Dmitry Medvedev: Everything is generally ok

Dmitry Medvedev during his visit in Finland on Nov. 14. Source: Dmitry Astakhov / RIA Novosti

Dmitry Medvedev during his visit in Finland on Nov. 14. Source: Dmitry Astakhov / RIA Novosti

Ahead of a visit to Finland, Russian Prime Minister Dmitry Medvedev spoke to the Finnish press about President Vladimir Putin’s health and recent changes in the Russian government.

In a recent interview with the Finnish media, Russian Prime Minister Dmitry Medvedev told the Finnish media that “nothing changed” in his relations with President Vladimir Putin after the two swapped power last May.

“When I congratulated him on his birthday recently, I told him that we had known each other for perhaps more than 22 years, which is a long time for anyone. In my case, it is my entire adult life,” Medvedev said.

The prime minister added that he wasn’t surprised by the recent dismissals of Regional Development Minister Oleg Govorun and Defense Minister Anatoly Serdyukov. He said that relations between the government and the President are “normal, working, decent relations,” as they should be.

“There is nothing unusual in the fact that some people join the government and others leave it. This happens everywhere, and it happens in our government too,” Medvedev said.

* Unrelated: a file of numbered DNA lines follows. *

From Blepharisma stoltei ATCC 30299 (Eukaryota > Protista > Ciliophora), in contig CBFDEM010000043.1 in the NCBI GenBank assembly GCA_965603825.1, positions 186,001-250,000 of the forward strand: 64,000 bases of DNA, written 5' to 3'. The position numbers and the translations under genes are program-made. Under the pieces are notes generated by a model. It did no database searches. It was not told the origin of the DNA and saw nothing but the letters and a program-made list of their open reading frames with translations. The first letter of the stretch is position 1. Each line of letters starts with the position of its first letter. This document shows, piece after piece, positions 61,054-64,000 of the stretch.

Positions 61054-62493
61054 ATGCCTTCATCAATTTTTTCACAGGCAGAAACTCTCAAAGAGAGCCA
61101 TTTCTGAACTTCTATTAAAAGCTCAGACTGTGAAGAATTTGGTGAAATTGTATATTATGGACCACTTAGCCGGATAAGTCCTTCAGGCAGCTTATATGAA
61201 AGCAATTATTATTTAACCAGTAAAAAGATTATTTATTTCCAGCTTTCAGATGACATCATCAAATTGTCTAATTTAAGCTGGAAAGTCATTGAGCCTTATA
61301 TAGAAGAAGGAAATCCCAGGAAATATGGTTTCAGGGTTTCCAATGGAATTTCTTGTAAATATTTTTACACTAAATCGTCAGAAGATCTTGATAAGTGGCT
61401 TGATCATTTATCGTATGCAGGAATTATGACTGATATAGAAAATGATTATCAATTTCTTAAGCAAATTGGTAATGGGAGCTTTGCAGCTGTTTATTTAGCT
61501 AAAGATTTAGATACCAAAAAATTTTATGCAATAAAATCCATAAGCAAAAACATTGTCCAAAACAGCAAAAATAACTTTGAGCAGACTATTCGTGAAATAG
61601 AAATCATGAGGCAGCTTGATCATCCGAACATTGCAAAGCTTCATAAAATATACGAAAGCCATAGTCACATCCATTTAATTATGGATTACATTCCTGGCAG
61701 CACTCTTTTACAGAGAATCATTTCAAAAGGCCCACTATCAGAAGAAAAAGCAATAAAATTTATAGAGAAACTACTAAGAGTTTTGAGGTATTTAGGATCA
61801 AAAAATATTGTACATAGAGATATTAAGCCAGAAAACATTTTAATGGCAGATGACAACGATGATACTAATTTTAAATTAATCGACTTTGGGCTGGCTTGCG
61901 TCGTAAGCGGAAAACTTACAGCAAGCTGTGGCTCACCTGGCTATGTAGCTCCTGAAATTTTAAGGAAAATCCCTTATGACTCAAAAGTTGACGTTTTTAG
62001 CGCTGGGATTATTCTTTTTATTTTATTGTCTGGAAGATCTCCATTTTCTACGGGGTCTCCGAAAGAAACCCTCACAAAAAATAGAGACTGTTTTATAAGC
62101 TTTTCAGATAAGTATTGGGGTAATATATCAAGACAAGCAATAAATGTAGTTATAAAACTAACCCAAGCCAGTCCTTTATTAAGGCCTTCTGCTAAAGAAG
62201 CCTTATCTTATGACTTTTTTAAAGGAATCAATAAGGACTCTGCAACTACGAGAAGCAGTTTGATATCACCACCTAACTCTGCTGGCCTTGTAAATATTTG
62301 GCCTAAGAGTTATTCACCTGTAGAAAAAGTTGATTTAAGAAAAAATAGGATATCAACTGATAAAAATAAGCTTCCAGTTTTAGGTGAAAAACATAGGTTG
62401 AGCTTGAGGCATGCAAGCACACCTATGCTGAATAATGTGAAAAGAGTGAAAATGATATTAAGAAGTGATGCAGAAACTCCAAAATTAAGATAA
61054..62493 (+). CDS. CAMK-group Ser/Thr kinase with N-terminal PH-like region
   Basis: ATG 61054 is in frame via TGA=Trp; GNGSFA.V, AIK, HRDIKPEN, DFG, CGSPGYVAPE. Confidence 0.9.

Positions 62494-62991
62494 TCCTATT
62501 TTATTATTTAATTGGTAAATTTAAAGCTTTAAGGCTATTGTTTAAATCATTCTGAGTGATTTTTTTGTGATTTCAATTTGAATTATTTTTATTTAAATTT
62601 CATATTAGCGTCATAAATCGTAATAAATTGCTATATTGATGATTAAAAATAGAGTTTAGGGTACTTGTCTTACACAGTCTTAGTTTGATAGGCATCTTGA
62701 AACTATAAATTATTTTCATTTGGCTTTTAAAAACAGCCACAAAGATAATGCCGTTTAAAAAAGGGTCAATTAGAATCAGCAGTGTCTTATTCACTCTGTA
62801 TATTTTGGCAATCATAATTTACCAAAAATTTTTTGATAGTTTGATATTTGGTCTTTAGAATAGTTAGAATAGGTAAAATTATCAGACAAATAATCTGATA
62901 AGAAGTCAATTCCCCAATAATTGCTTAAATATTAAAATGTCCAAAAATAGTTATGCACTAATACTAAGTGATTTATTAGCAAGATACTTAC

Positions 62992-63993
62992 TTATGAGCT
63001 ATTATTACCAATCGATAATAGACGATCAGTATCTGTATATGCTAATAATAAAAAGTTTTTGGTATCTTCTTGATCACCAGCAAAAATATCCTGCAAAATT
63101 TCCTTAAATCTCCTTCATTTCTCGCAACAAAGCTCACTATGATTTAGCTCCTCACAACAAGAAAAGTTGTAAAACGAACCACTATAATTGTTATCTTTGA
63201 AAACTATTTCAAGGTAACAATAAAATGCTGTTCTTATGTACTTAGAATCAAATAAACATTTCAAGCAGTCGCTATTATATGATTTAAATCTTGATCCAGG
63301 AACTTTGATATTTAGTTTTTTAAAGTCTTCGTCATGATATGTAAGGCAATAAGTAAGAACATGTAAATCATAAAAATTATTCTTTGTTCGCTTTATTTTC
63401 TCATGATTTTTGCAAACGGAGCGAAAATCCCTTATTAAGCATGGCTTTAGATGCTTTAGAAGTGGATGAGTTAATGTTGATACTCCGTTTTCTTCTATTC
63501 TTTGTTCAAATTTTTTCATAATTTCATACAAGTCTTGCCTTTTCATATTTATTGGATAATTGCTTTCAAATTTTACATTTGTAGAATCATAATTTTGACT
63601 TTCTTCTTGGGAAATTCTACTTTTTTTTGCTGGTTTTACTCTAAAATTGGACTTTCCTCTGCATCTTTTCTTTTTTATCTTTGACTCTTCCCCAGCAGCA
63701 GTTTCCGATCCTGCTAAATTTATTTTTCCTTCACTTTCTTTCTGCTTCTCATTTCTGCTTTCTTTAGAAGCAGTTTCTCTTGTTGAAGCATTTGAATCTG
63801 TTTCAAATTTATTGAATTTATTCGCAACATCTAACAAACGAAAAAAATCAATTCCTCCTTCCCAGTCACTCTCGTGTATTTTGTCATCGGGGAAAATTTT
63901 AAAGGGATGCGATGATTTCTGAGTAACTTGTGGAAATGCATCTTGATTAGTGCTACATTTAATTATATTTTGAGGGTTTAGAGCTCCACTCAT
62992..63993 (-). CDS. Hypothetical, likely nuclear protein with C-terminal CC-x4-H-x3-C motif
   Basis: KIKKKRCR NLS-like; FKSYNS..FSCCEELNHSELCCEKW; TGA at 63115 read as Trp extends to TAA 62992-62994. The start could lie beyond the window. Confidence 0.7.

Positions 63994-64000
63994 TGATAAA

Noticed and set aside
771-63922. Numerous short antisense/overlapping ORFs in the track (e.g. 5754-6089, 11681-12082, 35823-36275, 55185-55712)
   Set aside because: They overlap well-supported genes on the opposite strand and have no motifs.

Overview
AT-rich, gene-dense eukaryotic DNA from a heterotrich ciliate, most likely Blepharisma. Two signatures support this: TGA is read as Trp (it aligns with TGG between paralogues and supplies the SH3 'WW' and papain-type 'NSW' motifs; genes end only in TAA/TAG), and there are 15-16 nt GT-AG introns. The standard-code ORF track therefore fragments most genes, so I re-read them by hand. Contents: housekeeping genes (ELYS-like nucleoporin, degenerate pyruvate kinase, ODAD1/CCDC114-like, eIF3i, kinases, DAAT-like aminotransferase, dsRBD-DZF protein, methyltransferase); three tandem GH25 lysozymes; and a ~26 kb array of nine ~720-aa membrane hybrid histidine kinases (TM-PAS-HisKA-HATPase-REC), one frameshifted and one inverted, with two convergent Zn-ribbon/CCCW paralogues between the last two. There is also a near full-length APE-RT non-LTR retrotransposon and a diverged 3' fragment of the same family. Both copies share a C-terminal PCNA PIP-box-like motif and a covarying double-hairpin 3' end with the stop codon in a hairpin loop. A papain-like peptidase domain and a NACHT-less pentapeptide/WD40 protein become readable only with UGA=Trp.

He explained Serdyukov’s firing following the exposure of a corruption scandal by the “need to ensure transparency, to conduct investigations and make the necessary decisions.” 

Medvedev initially tried to avoid questions about Vladimir Putin’s health, saying, “I’m not a doctor,” but then added that there is “nothing serious” with the President’s sporting injuries, and that his job is a stressful one. 

“You have to do a lot of exercise to stay in shape. And for President Putin to stay in shape, he also has to do a lot of sports […] Otherwise, he is alive and well, and everything is fine with him, thank God,” Medvedev replied.

Reuters reported in late October that the Russian president was suffering from back problems that could require surgery, causing him to cancel several overseas trips. Putin’s press secretary Dmitry Peskov has denied this report.

When asked about the opposition in Russia, the prime minister called some of their grievances justified and said that the authorities must respond to them. He added, however, that those grievances should be presented in a lawful manner. In particular, rallies and demonstrations “should be held in designated places on the basis of relevant decisions, like in any other country, and without violations of the law.”

“There is an old and succinct word to describe it when everything happens this way, and that word is democracy,” Medvedev said.

 He also praised the success of the United Russia party, of which he is the leader, in the Oct. 14 regional elections. Medvedev said that the party retained the majority despite “rather tough political competition.”  The prime minister also expressed doubts about whether the Russian political system “will always stay this way.”

“Some very mature, experienced and tough opponents will emerge – opponents who will be capable of winning. So be it! This is also a good thing,” Medvedev said, adding “generally everything is OK.”

First published in Russian in Kommersant. 

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